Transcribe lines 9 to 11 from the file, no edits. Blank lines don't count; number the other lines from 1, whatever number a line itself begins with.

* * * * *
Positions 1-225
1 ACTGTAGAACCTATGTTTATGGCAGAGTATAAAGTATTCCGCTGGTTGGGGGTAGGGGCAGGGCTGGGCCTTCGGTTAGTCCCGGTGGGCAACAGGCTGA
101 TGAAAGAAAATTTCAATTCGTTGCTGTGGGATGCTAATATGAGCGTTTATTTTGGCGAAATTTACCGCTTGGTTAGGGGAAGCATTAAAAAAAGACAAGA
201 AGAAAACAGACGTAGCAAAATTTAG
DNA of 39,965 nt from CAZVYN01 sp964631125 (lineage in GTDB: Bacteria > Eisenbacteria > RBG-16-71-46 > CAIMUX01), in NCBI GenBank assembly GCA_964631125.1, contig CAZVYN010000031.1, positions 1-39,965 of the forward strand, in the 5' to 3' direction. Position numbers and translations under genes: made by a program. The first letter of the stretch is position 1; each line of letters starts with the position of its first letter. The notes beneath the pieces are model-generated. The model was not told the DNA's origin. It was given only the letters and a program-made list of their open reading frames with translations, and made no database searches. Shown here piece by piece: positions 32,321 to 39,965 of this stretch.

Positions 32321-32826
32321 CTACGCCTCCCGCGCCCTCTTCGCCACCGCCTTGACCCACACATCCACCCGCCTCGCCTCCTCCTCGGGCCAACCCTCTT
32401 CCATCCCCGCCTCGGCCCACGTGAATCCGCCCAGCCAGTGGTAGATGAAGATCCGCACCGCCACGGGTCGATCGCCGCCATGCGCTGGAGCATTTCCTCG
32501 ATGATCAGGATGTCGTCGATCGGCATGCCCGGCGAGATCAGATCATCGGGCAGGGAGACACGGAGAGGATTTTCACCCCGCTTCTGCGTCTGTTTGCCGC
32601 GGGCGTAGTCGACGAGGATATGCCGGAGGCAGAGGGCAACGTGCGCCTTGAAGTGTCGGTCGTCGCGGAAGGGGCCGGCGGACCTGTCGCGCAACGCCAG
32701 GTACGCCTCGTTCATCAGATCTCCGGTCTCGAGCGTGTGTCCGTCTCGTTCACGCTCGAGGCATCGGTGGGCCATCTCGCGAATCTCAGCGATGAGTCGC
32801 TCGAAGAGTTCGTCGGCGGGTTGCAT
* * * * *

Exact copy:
32501 ATGATCAGGATGTCGTCGATCGGCATGCCCGGCGAGATCAGATCATCGGGCAGGGAGACACGGAGAGGATTTTCACCCCGCTTCTGCGTCTGTTTGCCGC
32601 GGGCGTAGTCGACGAGGATATGCCGGAGGCAGAGGGCAACGTGCGCCTTGAAGTGTCGGTCGTCGCGGAAGGGGCCGGCGGACCTGTCGCGCAACGCCAG
32701 GTACGCCTCGTTCATCAGATCTCCGGTCTCGAGCGTGTGTCCGTCTCGTTCACGCTCGAGGCATCGGTGGGCCATCTCGCGAATCTCAGCGATGAGTCGC